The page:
Every four years, the best players from Great Britain and Ireland come together to form a touring side to take on the Southern Hemisphere’s finest.
In fact, like four years ago in New Zealand, the British & Lions are again preparing to face the world champions with the first match of their three-Test series against South Africa scheduled for Cape Town on Saturday.
Thrilling, frustrating, and often everything in between, these series always leave fans, pundits and players wanting more.
Here is our countdown of the five best Lions Test matches of all time.
5. 1971 – Fourth Test – New Zealand 14-14 Lions
The concluding contest in a mammoth 26-match tour that also featured a couple of outings in Australia, the fourth Test in New Zealand in 1971 saw the Lions mark a unique achievement in their history: win a series in New Zealand.
Having triumphed in Dunedin and Wellington, either side of a defeat in Christchurch, Auckland was the scene for one of the most thrilling and violent games of rugby ever seen.
Like in 2017, the final Test in Auckland ended in a draw to hand the tourists a 2-1 series victory, but this match at Eden Park produced so much more.
The teams battered each other into submission, but the Lions, built around that year’s Welsh Grand Slam winners, including Gareth Edwards, Barry John and JPR Williams, saw out the game to make history.
4. 2017 – Second Test – New Zealand 21-24 Lions
After losing the opener 30-15, the tourists had no option but to level the series on a miserable night in Wellington.
Warren Gatland wasted little time in ringing the changes, with Maro Itoje, Sam Warburton and Johnny Sexton all coming in and excelling.
The defining moment arguably came in the first half when Sonny Bill Williams saw red for a no-arms tackle on Anthony Watson, but that did little to quell the intensity with the sides throwing everything at each other.
Despite their man deficit, the All Blacks led for the majority of the match, only for Conor Murray’s converted try to level the scores at 21-21 with 12 minutes remaining.
The momentum was now with the Lions, and with three minutes remaining, Charlie Faumuina was penalised for tackling Kyle Sinckler in the air. Owen Farrell, who shone in the centre after being replaced by Sexton at fly-half, slotted between the posts to force a series decider.
3. 2001 – Third Test – Australia 29-23 Lions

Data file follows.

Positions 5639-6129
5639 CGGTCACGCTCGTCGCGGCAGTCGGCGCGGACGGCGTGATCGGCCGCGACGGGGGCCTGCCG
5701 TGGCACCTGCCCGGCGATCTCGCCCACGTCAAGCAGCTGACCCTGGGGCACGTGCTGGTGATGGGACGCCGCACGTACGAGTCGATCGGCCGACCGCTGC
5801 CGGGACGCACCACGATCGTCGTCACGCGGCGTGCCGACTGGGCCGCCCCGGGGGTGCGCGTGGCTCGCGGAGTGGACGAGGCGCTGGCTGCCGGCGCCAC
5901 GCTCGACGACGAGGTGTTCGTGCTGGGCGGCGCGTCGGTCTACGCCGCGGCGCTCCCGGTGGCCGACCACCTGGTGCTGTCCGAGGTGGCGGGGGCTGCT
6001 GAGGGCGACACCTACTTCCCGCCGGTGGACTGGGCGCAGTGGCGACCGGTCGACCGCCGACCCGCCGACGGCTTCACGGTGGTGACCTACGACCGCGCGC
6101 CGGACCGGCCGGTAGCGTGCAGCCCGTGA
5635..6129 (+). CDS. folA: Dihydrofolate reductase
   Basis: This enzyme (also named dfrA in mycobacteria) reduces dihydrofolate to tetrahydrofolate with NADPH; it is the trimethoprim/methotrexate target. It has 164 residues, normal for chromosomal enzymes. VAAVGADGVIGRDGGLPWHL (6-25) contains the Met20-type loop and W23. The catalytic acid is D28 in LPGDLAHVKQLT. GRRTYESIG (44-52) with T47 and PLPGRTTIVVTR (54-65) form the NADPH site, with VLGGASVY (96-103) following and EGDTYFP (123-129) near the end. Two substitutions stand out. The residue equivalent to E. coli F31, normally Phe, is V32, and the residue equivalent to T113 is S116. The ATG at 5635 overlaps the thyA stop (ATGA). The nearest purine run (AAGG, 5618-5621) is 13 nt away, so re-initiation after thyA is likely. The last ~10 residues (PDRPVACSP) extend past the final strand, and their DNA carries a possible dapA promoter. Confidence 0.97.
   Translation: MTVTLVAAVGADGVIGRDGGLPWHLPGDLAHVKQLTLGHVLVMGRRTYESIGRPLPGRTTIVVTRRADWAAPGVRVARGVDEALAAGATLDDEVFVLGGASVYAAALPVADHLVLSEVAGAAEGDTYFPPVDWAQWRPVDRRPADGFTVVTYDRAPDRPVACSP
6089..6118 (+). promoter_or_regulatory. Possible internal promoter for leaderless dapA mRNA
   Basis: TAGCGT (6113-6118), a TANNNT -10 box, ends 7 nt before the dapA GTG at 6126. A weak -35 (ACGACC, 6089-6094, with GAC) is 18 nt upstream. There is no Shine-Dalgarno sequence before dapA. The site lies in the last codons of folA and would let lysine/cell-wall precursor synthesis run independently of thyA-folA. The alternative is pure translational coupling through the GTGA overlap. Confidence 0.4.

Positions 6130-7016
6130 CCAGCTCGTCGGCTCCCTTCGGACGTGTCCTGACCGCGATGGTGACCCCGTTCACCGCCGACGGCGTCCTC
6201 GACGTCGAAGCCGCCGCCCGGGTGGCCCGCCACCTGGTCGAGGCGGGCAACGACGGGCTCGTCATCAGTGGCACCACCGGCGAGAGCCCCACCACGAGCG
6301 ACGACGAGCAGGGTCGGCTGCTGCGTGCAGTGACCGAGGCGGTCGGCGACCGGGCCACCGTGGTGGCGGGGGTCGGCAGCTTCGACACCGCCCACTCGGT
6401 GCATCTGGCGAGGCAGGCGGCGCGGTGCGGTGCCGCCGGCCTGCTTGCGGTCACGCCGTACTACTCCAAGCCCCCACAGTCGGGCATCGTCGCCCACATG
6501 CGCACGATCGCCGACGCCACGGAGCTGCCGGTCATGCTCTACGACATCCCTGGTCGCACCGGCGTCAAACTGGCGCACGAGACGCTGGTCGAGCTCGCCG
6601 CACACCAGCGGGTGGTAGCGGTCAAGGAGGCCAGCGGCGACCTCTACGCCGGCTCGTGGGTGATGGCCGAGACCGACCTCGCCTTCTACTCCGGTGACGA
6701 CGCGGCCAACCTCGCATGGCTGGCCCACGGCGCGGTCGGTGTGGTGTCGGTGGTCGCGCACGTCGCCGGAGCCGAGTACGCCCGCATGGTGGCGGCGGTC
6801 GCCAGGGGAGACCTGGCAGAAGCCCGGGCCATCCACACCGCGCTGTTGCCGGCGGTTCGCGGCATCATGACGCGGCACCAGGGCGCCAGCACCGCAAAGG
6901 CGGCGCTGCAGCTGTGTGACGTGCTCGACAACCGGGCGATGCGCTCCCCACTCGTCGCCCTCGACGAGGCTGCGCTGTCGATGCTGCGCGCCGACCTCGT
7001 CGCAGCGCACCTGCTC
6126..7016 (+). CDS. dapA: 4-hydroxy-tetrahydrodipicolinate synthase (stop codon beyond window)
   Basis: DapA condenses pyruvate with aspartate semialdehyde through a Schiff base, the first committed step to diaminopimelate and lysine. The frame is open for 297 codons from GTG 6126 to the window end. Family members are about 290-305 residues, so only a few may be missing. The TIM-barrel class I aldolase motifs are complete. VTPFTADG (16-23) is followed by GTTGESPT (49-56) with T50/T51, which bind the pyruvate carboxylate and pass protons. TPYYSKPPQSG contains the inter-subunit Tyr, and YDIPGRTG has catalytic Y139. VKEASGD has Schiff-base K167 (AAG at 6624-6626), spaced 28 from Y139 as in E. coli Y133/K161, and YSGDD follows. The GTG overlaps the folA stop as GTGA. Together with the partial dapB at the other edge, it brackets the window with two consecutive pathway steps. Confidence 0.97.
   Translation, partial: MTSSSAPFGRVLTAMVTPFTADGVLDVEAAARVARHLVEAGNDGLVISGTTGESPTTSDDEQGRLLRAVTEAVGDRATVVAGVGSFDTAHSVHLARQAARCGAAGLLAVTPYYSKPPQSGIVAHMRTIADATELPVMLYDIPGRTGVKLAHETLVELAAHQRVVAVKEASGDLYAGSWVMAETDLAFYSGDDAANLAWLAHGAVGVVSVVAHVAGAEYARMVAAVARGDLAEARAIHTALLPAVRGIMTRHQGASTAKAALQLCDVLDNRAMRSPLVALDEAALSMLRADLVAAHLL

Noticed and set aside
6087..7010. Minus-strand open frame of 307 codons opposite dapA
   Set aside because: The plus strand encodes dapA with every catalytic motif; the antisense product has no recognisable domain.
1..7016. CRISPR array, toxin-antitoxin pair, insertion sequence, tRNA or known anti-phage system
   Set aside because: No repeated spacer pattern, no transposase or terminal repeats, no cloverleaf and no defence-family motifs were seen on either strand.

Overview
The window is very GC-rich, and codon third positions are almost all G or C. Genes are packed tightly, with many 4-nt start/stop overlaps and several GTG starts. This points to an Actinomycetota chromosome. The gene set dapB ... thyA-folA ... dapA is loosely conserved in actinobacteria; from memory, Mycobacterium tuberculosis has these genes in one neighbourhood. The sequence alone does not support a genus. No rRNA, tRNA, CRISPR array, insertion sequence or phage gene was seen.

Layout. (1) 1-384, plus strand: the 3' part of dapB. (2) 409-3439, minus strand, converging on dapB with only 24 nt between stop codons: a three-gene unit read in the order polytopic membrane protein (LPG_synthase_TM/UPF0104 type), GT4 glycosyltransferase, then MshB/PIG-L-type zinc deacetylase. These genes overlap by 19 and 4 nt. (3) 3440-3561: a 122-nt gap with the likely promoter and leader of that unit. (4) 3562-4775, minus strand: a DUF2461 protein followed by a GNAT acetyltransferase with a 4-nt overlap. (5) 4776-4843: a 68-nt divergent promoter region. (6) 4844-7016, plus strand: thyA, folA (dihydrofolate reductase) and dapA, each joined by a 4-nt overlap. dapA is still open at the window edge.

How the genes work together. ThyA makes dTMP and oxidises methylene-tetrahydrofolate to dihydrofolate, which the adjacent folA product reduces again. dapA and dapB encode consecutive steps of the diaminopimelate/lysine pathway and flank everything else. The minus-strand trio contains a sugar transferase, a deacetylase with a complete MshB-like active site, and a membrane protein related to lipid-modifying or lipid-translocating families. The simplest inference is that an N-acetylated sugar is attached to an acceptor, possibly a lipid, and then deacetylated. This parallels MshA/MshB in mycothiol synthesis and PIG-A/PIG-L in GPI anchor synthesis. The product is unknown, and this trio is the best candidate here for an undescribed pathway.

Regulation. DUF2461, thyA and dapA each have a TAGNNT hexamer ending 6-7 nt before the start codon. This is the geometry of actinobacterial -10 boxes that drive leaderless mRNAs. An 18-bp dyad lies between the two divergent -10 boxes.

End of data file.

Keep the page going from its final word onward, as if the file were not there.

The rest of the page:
In 2001, the Lions again found themselves facing the world champions as Graham Henry (who would be successful four years later with New Zealand) led the tour to Australia.
After a convincing opening Test win in Brisbane, the Wallabies hit back in Melbourne to set up a showdown at Sydney’s iconic Stadium Australia, the venue for the previous year’s Olympics.
Centre Daniel Herbert, arguably the standout player throughout the series, grabbed both of Australia’s tries, while Matt Burke, at that time the world’s greatest goalkicker, added 19 points with his trusty right boot.
The Wallaby defence was magnificent that night, but there were also allegations of subterfuge. Justin Harrison’s, who had previously been labelled a “plank” by Austin Healey, line-out steal at the depth lead to headlines claiming that the Lions’ training sessions had been spied on!
Even so, the 2001 series was thrilling throughout, and older rugby fans perhaps yearn to see a Wallabies team as good as that era.
2. 1997 – First Test – South Africa 16-25 Lions
The first series of the professional era, the 1997 Tour to South Africa, set the benchmark for what was to come.
While the image of Jeremy Guscott’s match-winning drop goal in the second Test in Durban is burned on the retina, the previous week’s win in Cape Town was arguably more impressive.
Against the world champion Bok pack, Ian McGeechan and Jim Telfer selected a front-row technically proficient rather than physically powerful, and they outmanoeuvred their hosts in the scrum to provide Neil Jenkins with the opportunity to kick five out of his six penalties.
Alan Tait scored a late try to seal the result, but before that, Matt Dawson, only in the side due to an injury to Rob Howley, threw a dummy so good that Bok captain Gary Teichmann is probably still looking for the ball, to put the tourists ahead.
Previously described in the South Africa press as “underdogs” and “a nice bunch of blokes”, Telfer utilised those slights in his now famous ‘Everest’ speech as the Lions laid down the groundwork for an iconic series win.
1. 2009 – Second Test – South Africa 28-25 Lions
A first Test defeat left the Lions knowing it was all or nothing as they travelled to Pretoria for round two against the Springboks.
One of the most physical games ever played; those antics occasionally crossed the line, and there remains a mystery as to why Schalk Burger wasn’t sent off for an apparent eye gouge on Luke Fitzgerald.
Jaque Fourie bulldozed over for a late try, but Stephen Jones kicked a penalty that looked likely to seal a draw.
However, with seconds remaining, Ronan O’Gara, perhaps suffering from a concussion, sent up a Garryowen, which resulted in him tackling Fourie de Preez in the air.
On his home ground of Loftus Versfeld, rookie replacement Morne Steyn, who might well feature in the upcoming series at the ripe old age of 37, slotted the game’s final kick from 53m to wrap up the series.
Despite the issues surrounding the build-up to the 2021 tour, there is no doubt that the Boks will bring all of the physicality and power demonstrated 12 years ago.
If this year’s series is anything like 2009, it is sure to be a monstrous match-up.